Avandia Lawyer | Serving Montgomery, AL
A reputation for thoroughness and preparedness. Contact us today for your Personal Injury needs.
From C.S. Whittelsey, II to Davis B. Whittelsey, the Whittelsey family has been practicing law in Lee County, Alabama, for more than 90 years. Our firm traces its roots back to 1918, when C.S. Whittelsey, II, after returning home after serving in World War I, opened a law office in Opelika. We strive to balance client interests with important individual and community …
If you are facing a personal crises requiring legal advice and effective representation, the experienced lawyers at Marsh, Rickard & Bryan are ready to help. From obtaining compensation for catastrophic injuries sustained in a car accident to holding medical professionals accountable for the death of a loved one, we will provide answers and information you require for …
If you or a loved one have been injured by taking the drug Avandia, a skilled Montgomery Avandia attorney can help. In 2010, the FDA's associate director of drug safety recommended the principal form of Avandia be taken off the market. If you have been injured by the drug Avandia, you should discuss your options with an attorney.
Avandia is a drug that is used to control blood sugar levels in individuals with diabetes. Unfortunately, Avandia may have some potentially negative side effects, including: heart disease, stroke, bone fractures, eye damage, and hepatotoxicity. If you have experienced these side effects, or any other side effect from taking Avandia, you should contact an attorney today.
An attorney can often resolve your particular legal issue faster and better than trying to do it alone. A lawyer can help you navigate the legal system, while avoiding costly mistakes or procedural errors. You should seek out an attorney whose practice focuses on the area of law most relevant to your issue.
The goal of an initial consultation is to find an attorney you are comfortable working with and someone who can help you understand your options under the law. Seek to understand the relevant legal experience the attorney brings to your case. While it is not realistic to expect an attorney to resolve your legal issue during an initial consultation, you should gain a level of comfort with his/her ability to do so. A good consultation can clarify issues, raise pertinent questions and considerations for your case, and help you make an informed decision towards resolving your legal issue.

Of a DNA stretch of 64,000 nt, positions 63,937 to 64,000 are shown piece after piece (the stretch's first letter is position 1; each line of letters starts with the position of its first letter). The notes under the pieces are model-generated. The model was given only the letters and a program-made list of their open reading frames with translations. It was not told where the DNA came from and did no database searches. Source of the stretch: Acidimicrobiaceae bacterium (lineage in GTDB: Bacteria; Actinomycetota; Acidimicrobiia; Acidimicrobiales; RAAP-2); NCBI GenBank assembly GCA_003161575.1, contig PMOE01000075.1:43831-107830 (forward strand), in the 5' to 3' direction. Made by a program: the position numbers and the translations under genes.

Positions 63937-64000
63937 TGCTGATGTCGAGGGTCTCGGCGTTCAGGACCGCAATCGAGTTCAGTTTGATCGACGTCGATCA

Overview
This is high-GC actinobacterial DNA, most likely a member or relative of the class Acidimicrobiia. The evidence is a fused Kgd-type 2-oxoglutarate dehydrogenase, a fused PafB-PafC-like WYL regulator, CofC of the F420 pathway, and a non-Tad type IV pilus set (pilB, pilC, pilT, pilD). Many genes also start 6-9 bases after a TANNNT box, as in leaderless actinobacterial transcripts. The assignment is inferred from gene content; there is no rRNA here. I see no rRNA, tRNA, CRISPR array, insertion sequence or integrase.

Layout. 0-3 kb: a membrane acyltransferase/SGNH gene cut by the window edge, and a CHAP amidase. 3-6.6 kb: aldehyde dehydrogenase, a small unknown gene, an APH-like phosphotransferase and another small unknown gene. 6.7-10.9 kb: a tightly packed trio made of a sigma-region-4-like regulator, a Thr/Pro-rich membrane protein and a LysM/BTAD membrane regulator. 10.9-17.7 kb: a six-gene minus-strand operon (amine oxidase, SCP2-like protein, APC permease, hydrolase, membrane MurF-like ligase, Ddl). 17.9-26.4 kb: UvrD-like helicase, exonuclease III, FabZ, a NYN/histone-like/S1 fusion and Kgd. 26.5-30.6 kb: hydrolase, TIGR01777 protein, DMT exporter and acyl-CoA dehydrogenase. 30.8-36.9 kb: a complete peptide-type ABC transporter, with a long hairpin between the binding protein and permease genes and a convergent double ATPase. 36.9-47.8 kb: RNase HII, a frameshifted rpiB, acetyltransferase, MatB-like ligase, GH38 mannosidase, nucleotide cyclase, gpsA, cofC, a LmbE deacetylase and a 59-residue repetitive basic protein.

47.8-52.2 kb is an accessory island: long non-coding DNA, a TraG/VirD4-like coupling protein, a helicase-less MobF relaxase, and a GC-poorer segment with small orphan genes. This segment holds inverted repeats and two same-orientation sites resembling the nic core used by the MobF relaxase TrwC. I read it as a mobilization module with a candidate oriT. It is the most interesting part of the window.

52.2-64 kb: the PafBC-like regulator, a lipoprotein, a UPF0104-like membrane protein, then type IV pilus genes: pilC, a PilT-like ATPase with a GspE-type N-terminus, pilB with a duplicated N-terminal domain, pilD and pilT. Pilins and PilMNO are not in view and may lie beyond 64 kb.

Bill by the hour: Many attorneys bill by the hour. How much an attorney bills you per hour will vary based on a number of factors. For instance, an attorney's hourly fee may fluctuate based on whether that hour is spent representing you in court or doing research on your case. Attorneys in one practice area may bill you more than attorneys in a different practice area.
Contingent fee: Some lawyers will accept payment via contingent fee. In this arrangement, the lawyer receives a percentage of the total monetary recovery if you win your lawsuit. In sum, the lawyer only gets paid if you win. Contingent fee agreements are limited to specific practice areas in civil law.
Flat fee: For "routine" legal work where the attorney generally knows the amount of time and resources necessary to complete the task, he/she may be willing to bill you a flat fee for services performed.
Plaintiff - a person or party who brings a lawsuit against another person(s) or party/parties in a court of law. Private persons or parties can only file suit in civil court.
Judgment - A decision of the court. Also known as a decree or order. Judgments handed down by the court are usually binding on the parties before the court.
Lead Counsel's objective process independently verifies attorney records, conferring with state bars across the country and conducting annual reviews to confirm that the attorney practices in the legal categories as indicated, possesses a valid bar license, and is eligible to practice in the specific jurisdiction.